The cruellest deception was by Gaston Means, a private detective implicated a decade previously in the biggest White House scandal before Watergate, the 1921 to 1923 Teapot Dome Scandal that engulfed the administration of President Warren Harding, possibly one of the sleaziest people to have ever led the United States. Means had also been put on trial for murder back in 1917 but his lawyer’s soaring rhetoric swung the jury to acquit him.
On May 5, 1932, Means convinced the wealthy heiress Evalyn Walsh McLean, famous for owning the massive Hope Diamond, to part with $100,000 of her fortune. Means claimed he could get baby Charles back and had established a credible line of contact to the kidnap gang. This was a tissue of lies. Means was sentenced to 15 years in prison over this heartless fraud and died a year later behind bars.
Lindbergh baby: Murder and the Murderer
On May 12, 1932, a truck pulled up on on the roadside in rural New Jersey and both drivers got out to relieve themselves in the bushes. Orville Wilson was driving while William “Bill” Allen was his assistant. The two men prepared to urinate. Then, Allen couldn’t believe his eyes as he found himself staring down at the already decomposing body of baby Charles Lindbergh.
Colonel Lindbergh proved rather reticent to hand over a reward to Allen, nor even to shake his hand in gratitude. The reason for this bizarre behaviour? Allen was an African-American. And Lindbergh was an unapologetic racist.
With baby Charles now a murder victim, the hunt was on for the murderer. On September 15, 1934, German-born Richard Hauptmann pulled into a gas station and paid with a ten dollar “gold certificate”. These were banknotes issued between 1865 and 1933, coloured gold and tied directly to the precious metal. The eagle-eyed gas station clerk realised the serial number on the note matched those handed over by the Lindberghs for the ransom demand. Hauptmann was promptly arrested.
He was found guilty despite conflicting evidence from Jafsie and others suggesting he may not have been the recipient of the ransom money. On April 3, 1936, Hauptmann was executed in the electric chair at Trenton State Prison in New Jersey. Right up until 1985, Hauptmann’s widow mounted legal challenges against the guilty verdict as new information emerged, including a stash of court documents relating to the case found in a garage.
The newly emerging Federal Bureau of Investigation (FBI), led by the charismatic J. Edgar Hoover, let it be known for years that had they been in charge from the moment of the Lindbergh baby’s abduction – and not the state police – things would have worked out better. Evidence would not have been contaminated and the word of various misfits not taken so seriously.
Colonel Lindbergh trashes his own reputation
The Lindbergh baby murder tragedy of 1932 should have guaranteed lifelong sympathy for the family. But the ceaseless media circus that endured even after their baby was discovered dead, led Charles and Anne to leave the United States. They went to live in Europe just as the continent was falling to the forces of fascism. Hitler taking over in Germany; Mussolini in Italy; Franco in Spain; and Salazar in Portugal.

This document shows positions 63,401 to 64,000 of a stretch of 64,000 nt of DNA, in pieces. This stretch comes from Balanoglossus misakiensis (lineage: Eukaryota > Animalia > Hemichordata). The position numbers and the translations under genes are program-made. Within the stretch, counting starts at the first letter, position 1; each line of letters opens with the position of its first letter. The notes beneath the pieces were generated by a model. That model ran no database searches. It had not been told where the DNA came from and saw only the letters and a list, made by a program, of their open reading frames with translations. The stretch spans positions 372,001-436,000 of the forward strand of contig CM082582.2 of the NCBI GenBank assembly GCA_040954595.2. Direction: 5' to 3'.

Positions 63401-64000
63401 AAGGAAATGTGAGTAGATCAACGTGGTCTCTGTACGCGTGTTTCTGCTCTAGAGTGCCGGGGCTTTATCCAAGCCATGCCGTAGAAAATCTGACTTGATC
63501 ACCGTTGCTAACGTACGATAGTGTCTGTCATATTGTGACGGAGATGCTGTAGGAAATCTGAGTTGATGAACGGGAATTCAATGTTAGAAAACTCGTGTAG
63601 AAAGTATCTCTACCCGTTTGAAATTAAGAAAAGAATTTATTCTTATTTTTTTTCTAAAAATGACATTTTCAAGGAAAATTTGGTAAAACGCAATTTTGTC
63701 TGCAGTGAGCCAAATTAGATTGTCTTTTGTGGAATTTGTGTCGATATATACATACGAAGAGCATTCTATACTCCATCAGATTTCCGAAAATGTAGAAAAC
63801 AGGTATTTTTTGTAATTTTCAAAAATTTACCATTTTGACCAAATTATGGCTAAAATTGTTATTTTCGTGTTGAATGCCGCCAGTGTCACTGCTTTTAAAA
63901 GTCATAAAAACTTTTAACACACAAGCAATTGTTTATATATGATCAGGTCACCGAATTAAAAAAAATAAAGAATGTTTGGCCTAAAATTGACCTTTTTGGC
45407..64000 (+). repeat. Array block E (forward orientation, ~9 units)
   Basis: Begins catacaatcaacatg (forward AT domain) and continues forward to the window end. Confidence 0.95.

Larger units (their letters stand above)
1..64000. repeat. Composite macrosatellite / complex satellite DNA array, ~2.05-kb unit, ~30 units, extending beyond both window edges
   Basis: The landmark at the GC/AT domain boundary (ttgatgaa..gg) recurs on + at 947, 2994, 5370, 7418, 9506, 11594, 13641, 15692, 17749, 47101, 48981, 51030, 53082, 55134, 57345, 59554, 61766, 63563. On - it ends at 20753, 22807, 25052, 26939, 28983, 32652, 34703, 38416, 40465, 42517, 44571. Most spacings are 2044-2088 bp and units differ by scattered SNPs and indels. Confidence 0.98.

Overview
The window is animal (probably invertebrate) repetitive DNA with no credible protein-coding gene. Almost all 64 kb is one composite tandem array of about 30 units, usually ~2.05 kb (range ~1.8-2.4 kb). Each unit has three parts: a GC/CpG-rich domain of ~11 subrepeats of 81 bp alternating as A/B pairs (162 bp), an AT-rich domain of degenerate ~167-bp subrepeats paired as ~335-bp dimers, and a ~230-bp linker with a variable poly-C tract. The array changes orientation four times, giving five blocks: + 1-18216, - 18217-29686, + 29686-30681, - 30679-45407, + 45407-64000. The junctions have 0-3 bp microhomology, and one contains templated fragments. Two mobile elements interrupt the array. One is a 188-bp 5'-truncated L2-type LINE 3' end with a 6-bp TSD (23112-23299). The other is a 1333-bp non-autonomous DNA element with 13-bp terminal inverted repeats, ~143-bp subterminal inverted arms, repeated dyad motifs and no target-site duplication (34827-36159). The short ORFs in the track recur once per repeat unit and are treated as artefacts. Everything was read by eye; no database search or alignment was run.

The Linberghs’ attitude towards Hitler’s Nazis began to raise eyebrows back in the United States. They were treated as honoured guests by the Third Reich when visiting Berlin. Colonel Lindbergh praised the Nazis as a bulwark against Communist Russia – a view that was not as rare as one might hope. In 1938, the leading Nazi political leader Hermann Göring awarded Lindbergh the Service Cross of the German Eagle.
The Lindberghs then set about finding a property to buy in Berlin but only stopped when the Nazis launched the horrific Kristallnacht pogrom against Jews in the city, smashing up their businesses. As World War Two loomed, the Lindberghs returned from Europe to the United States joining the America First movement – a group advocating neutrality in the face of Hitler.
In a series of articles and statements, Lindbergh talked about the need to protect the “white race” and disparaged Jewish, black, and Asian people. I won’t repeat his racist diatribes here but they can be found online should you wish to read them. President Franklin Roosevelt wearied of Lindbergh’s rants as American troops were fighting and dying in Europe – and compared him to a Confederate during the American Civil War.
Lindbergh’s reputation never fully recovered.
An Agatha Christie postscript
In 1934, the English best-selling detective novelist Agatha Christie penned the blockbuster Murder on the Orient Express. In the story, there is a reference to a fictionalised murder of a baby, Daisy Armstrong. This subplot involves a killed female child whose mother then dies while pregnant with another baby and the father committing suicide. The Lindbergh was an undeniable influence on the author.